Over 70 Australian teachers have come together in Canberra this week to take part in a professional learning program that will boost their skills in bringing science, technology, engineering and maths (STEM) knowledge to their classrooms.
Held from 6-11 January, the STEM X Academy is a five-day residential professional learning program for teachers of science, developed by Questacon, the National Science and Technology Centre, Australia’s national science agency CSIRO and the Australian Science Teachers Association (ASTA) to address the national need for improving teacher and student STEM skills and content knowledge.
“No one leaves the STEM X Academy without being changed,” said Jared Wilkins, Questacon’s senior manager of learning. “The participants are challenged to be hands-on, as they learn by doing and then use their new knowledge and skills to create engaging new lessons.”
The program helps teachers acquire the skills and confidence to design, develop and implement their own teaching resources. STEM X Academy partners teachers with skilled educators from Questacon and CSIRO, and expert researchers to collaborate on projects across five days, fostering relationships between teachers, schools and industry.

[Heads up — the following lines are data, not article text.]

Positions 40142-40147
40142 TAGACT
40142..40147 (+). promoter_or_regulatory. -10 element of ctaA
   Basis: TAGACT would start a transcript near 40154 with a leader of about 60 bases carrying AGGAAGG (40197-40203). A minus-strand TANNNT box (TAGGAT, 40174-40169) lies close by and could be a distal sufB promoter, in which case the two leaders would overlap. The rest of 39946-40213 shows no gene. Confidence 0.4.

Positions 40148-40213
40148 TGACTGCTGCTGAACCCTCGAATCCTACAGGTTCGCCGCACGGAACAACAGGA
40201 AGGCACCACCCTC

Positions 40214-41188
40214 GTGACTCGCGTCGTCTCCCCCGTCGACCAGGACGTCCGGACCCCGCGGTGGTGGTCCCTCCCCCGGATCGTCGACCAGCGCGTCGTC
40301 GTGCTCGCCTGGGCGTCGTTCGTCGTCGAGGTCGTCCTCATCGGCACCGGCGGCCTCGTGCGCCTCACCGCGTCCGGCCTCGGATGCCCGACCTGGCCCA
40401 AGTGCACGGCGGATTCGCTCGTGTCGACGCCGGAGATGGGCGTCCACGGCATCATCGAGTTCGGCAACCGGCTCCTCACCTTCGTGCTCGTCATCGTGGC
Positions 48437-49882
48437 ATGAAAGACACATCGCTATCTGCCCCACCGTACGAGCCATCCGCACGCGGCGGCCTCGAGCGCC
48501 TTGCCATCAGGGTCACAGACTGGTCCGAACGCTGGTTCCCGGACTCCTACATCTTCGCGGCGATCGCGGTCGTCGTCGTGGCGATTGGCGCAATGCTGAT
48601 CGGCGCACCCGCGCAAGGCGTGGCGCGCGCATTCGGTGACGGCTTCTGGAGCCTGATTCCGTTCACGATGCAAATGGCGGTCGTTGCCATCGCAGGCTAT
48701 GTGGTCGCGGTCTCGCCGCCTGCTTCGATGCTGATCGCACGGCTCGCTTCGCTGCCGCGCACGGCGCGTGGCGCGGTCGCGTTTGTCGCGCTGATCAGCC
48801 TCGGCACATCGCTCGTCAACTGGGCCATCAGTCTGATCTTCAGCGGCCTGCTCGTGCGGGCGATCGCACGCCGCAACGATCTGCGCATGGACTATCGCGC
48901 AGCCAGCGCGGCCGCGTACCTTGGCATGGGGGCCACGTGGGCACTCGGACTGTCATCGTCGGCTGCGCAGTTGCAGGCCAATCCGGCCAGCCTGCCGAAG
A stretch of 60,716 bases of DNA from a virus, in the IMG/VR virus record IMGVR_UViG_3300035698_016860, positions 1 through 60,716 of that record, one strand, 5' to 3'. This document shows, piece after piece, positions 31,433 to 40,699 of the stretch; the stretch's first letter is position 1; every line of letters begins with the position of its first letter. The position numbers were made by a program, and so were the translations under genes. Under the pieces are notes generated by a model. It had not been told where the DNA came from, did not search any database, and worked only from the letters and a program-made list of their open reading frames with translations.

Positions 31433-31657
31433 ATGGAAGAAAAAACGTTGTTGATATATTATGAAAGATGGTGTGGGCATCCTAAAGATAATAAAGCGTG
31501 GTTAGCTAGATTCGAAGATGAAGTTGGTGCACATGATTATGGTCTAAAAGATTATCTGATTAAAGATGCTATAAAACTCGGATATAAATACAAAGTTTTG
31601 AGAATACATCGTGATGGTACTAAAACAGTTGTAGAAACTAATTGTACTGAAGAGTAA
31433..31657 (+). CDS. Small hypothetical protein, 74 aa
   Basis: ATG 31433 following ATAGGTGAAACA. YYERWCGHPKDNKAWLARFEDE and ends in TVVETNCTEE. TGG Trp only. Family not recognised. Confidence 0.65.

Mary Mulcahy, education director at CSIRO, said partnering teachers with scientists and STEM Education experts will enable them to better understand and develop the teaching tools relevant to the world of science today.
“This experience will assist teachers to equip their students with the critical skill-sets needed to tackle the challenges of the future,” Mulcahy said.
Teachers have been selected from each state and territory, with some teachers coming from rural and remote schools where teacher professional development is difficult to access.
The program brings together both experienced and early career teachers creating a national professional network that endures.
“The Australian Science Teachers Association sees the provision of high-quality professional learning as an essential ingredient to the continued development of teachers,” said ASTA President, Geoff Quinton.
“The fact that the STEM X Academy received over 300 applications for only 70 places, to a program held in the middle of the summer holidays, demonstrates not only the high regard for CSIRO, Questacon and ASTA programs but also the willingness of teachers to give up their personal time to improve their practice.”